Why American Education Reform is Doomed (Part 2)

March 16, 2010

Part 2

Student Population

This is the big one and it’s going to take a while for me to get through all the ins and outs, but, at the heart of the matter this is nothing more than a socio-economic issue.

As noted, reforms tend to focus almost solely on the population of teachers. This fails because, as you might guess and as study, after study, after study shows, the dominant factor in student performance is socio-economic standing. In fact, this is such a dominant factor that it accounts for at least 70% of the problem. Let’s think about that for a minute and do some fun math.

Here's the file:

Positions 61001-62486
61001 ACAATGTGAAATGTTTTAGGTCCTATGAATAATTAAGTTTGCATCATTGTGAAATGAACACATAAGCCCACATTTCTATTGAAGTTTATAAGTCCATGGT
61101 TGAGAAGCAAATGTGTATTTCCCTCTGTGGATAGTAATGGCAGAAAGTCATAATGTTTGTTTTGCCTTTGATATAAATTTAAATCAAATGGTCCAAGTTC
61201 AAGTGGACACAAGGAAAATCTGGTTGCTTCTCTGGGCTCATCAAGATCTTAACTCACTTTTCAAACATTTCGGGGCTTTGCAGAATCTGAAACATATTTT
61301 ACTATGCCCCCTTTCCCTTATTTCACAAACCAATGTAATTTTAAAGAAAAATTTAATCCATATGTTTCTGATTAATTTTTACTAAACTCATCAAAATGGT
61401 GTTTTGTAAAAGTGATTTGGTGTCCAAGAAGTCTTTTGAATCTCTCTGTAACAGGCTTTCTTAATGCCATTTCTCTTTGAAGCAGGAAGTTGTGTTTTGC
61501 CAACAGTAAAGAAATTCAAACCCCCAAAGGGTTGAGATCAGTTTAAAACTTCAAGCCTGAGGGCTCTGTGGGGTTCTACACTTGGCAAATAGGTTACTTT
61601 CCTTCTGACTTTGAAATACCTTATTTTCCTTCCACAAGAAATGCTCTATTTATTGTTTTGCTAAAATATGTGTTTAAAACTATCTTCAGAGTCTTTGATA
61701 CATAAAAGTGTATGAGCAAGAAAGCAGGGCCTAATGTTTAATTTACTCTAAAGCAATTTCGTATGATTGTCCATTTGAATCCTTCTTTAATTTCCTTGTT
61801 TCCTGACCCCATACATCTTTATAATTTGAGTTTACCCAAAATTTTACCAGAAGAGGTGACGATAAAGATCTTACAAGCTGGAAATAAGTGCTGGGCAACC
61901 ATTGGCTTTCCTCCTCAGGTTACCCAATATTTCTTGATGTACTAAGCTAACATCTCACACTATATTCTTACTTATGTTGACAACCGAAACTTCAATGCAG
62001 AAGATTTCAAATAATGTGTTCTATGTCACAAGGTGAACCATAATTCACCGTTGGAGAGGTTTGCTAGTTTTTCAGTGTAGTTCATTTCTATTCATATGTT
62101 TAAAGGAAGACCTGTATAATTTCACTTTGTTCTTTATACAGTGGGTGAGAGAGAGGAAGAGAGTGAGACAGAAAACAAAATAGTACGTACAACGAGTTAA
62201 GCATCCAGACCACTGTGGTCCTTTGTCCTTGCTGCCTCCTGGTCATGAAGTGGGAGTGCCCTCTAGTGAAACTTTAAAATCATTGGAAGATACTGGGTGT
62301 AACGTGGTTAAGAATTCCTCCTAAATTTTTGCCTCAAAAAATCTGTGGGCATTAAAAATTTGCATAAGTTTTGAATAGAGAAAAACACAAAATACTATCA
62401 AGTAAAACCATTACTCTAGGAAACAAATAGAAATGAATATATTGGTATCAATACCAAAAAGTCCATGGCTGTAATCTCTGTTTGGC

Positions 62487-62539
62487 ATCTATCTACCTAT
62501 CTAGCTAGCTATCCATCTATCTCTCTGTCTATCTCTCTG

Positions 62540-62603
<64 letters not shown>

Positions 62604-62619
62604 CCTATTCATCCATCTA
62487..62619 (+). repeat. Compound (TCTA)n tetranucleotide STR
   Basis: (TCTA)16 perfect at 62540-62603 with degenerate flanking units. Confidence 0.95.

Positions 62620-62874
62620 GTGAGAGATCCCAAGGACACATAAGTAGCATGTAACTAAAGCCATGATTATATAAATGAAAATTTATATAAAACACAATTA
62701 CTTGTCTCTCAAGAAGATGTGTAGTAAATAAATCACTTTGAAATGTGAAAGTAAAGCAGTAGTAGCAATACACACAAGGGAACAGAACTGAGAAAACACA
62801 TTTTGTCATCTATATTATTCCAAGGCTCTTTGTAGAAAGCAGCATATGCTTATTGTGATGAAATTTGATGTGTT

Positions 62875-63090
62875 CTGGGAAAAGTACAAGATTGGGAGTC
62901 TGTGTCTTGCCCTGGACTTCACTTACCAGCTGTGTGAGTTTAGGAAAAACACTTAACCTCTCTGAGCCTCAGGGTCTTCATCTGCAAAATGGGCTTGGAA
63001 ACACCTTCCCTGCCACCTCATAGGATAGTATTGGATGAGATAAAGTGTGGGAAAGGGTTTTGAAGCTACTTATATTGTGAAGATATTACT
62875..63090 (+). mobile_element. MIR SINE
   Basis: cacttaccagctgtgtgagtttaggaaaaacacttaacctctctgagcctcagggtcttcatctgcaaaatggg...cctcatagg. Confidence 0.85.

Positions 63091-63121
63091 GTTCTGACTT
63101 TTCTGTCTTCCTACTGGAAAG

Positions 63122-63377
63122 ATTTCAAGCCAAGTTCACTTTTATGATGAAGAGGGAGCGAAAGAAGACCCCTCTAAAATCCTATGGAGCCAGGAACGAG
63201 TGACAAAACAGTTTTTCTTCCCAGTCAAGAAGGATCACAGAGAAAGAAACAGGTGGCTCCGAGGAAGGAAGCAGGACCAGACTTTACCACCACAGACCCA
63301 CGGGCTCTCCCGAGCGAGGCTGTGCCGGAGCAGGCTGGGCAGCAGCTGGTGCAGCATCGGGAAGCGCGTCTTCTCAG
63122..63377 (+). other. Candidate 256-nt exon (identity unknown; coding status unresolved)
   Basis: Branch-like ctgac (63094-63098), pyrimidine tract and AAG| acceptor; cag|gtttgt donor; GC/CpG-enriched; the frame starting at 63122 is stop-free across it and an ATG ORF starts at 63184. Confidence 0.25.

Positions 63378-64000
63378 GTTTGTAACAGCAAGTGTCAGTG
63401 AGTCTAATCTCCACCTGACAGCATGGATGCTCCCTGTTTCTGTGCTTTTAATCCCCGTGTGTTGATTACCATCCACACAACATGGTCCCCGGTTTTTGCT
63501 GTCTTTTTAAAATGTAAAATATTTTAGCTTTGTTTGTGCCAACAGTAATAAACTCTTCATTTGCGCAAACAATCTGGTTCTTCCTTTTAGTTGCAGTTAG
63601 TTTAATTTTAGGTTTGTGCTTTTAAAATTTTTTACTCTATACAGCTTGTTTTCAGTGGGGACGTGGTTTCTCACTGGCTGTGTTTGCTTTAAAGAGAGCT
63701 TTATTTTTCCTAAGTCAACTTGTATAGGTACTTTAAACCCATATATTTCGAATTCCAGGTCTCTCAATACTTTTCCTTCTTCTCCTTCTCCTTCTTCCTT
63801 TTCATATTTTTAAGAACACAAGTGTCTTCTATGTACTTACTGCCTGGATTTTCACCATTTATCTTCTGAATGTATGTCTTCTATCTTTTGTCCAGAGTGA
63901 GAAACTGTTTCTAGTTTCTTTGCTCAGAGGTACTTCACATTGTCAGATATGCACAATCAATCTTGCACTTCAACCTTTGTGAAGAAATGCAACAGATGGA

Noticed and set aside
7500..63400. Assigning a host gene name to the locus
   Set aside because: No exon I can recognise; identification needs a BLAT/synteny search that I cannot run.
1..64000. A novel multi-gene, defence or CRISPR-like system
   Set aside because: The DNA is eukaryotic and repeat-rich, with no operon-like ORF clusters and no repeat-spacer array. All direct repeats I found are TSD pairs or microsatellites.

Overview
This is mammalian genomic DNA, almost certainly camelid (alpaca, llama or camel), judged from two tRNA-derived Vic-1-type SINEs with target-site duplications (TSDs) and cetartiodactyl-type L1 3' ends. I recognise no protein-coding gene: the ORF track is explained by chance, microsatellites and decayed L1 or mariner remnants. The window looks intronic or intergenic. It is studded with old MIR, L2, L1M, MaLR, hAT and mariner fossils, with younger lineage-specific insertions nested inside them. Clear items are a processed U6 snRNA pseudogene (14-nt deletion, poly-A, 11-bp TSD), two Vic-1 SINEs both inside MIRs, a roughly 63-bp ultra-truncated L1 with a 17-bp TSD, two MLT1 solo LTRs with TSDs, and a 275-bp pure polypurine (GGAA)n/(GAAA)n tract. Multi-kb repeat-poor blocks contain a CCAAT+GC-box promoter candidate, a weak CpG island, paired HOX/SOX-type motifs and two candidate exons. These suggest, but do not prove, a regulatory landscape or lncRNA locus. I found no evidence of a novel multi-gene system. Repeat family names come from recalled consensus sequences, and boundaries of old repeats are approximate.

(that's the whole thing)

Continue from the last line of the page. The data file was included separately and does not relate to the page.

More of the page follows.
Earlier, I mentioned a school in Rhode Island that fired all of its teachers. That school had a 50% dropout rate and 7% of its students tested as proficient in math and science. It was, of course, in a highly depressed area. Now, let’s do the math… 70% of 50% is 35%. That means that, if we took these same students and changed nothing about them but where and who they come from but left them in the same school with the same teachers, we could expect the dropout rate to sink to 15%. Additionally, 70% of 93% (the percentage of students failing at math and science) is 65%. Which means, that if you give these students different backgrounds, but leave everything else (again, including teachers) the same you have a school with a 15% dropout rate and 72% of the population testing as proficient in math and science. Incidentally, the average dropout rate in the US is 16%. Crazy, huh?